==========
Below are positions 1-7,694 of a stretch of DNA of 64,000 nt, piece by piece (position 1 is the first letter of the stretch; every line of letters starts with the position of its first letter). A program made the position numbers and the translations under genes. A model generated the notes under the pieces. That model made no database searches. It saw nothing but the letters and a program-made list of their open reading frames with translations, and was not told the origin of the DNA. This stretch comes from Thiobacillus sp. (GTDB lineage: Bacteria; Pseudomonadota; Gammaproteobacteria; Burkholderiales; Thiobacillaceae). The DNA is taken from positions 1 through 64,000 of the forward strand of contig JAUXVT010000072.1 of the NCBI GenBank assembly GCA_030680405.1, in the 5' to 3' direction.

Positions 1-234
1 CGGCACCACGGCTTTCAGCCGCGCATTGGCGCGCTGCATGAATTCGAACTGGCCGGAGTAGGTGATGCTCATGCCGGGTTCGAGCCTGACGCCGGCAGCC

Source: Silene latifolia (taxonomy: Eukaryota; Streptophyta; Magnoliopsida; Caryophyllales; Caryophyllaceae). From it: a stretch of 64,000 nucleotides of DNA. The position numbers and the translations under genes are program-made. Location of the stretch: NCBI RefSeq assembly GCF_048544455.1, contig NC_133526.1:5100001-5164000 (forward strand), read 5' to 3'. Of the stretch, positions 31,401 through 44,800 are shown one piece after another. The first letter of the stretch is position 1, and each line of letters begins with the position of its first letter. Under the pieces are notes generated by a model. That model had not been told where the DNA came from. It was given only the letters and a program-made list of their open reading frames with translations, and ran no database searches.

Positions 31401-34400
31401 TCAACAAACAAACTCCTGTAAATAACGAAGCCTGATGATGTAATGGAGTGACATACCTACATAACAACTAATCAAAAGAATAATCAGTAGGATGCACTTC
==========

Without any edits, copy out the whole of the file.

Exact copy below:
Below are positions 1-7,694 of a stretch of DNA of 64,000 nt, piece by piece (position 1 is the first letter of the stretch; every line of letters starts with the position of its first letter). A program made the position numbers and the translations under genes. A model generated the notes under the pieces. That model made no database searches. It saw nothing but the letters and a program-made list of their open reading frames with translations, and was not told the origin of the DNA. This stretch comes from Thiobacillus sp. (GTDB lineage: Bacteria; Pseudomonadota; Gammaproteobacteria; Burkholderiales; Thiobacillaceae). The DNA is taken from positions 1 through 64,000 of the forward strand of contig JAUXVT010000072.1 of the NCBI GenBank assembly GCA_030680405.1, in the 5' to 3' direction.

Positions 1-234
1 CGGCACCACGGCTTTCAGCCGCGCATTGGCGCGCTGCATGAATTCGAACTGGCCGGAGTAGGTGATGCTCATGCCGGGTTCGAGCCTGACGCCGGCAGCC

Source: Silene latifolia (taxonomy: Eukaryota; Streptophyta; Magnoliopsida; Caryophyllales; Caryophyllaceae). From it: a stretch of 64,000 nucleotides of DNA. The position numbers and the translations under genes are program-made. Location of the stretch: NCBI RefSeq assembly GCF_048544455.1, contig NC_133526.1:5100001-5164000 (forward strand), read 5' to 3'. Of the stretch, positions 31,401 through 44,800 are shown one piece after another. The first letter of the stretch is position 1, and each line of letters begins with the position of its first letter. Under the pieces are notes generated by a model. That model had not been told where the DNA came from. It was given only the letters and a program-made list of their open reading frames with translations, and ran no database searches.

Positions 31401-34400
31401 TCAACAAACAAACTCCTGTAAATAACGAAGCCTGATGATGTAATGGAGTGACATACCTACATAACAACTAATCAAAAGAATAATCAGTAGGATGCACTTC